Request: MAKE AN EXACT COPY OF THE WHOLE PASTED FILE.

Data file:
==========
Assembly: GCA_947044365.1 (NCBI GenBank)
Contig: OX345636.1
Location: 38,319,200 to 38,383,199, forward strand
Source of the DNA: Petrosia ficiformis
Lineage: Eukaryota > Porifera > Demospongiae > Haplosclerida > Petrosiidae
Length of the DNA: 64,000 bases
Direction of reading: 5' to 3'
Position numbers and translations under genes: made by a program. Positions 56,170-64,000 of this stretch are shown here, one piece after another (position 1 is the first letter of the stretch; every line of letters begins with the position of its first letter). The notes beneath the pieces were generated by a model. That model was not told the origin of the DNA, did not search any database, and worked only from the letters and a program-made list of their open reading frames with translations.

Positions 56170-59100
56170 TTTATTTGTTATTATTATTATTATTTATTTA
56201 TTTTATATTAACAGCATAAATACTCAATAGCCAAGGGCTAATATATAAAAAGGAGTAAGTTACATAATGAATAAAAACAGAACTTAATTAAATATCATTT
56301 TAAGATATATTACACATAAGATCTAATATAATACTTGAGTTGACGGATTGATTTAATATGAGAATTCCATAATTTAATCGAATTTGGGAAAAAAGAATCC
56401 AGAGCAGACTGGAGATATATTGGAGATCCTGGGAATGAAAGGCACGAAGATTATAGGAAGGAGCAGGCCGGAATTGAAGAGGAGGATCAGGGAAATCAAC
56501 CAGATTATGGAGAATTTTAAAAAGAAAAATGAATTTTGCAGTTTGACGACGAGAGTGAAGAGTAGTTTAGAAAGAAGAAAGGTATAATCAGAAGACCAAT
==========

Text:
Assembly: GCA_947044365.1 (NCBI GenBank)
Contig: OX345636.1
Location: 38,319,200 to 38,383,199, forward strand
Source of the DNA: Petrosia ficiformis
Lineage: Eukaryota > Porifera > Demospongiae > Haplosclerida > Petrosiidae
Length of the DNA: 64,000 bases
Direction of reading: 5' to 3'
Position numbers and translations under genes: made by a program. Positions 56,170-64,000 of this stretch are shown here, one piece after another (position 1 is the first letter of the stretch; every line of letters begins with the position of its first letter). The notes beneath the pieces were generated by a model. That model was not told the origin of the DNA, did not search any database, and worked only from the letters and a program-made list of their open reading frames with translations.

Positions 56170-59100
56170 TTTATTTGTTATTATTATTATTATTTATTTA
56201 TTTTATATTAACAGCATAAATACTCAATAGCCAAGGGCTAATATATAAAAAGGAGTAAGTTACATAATGAATAAAAACAGAACTTAATTAAATATCATTT
56301 TAAGATATATTACACATAAGATCTAATATAATACTTGAGTTGACGGATTGATTTAATATGAGAATTCCATAATTTAATCGAATTTGGGAAAAAAGAATCC
56401 AGAGCAGACTGGAGATATATTGGAGATCCTGGGAATGAAAGGCACGAAGATTATAGGAAGGAGCAGGCCGGAATTGAAGAGGAGGATCAGGGAAATCAAC
56501 CAGATTATGGAGAATTTTAAAAAGAAAAATGAATTTTGCAGTTTGACGACGAGAGTGAAGAGTAGTTTAGAAAGAAGAAAGGTATAATCAGAAGACCAAT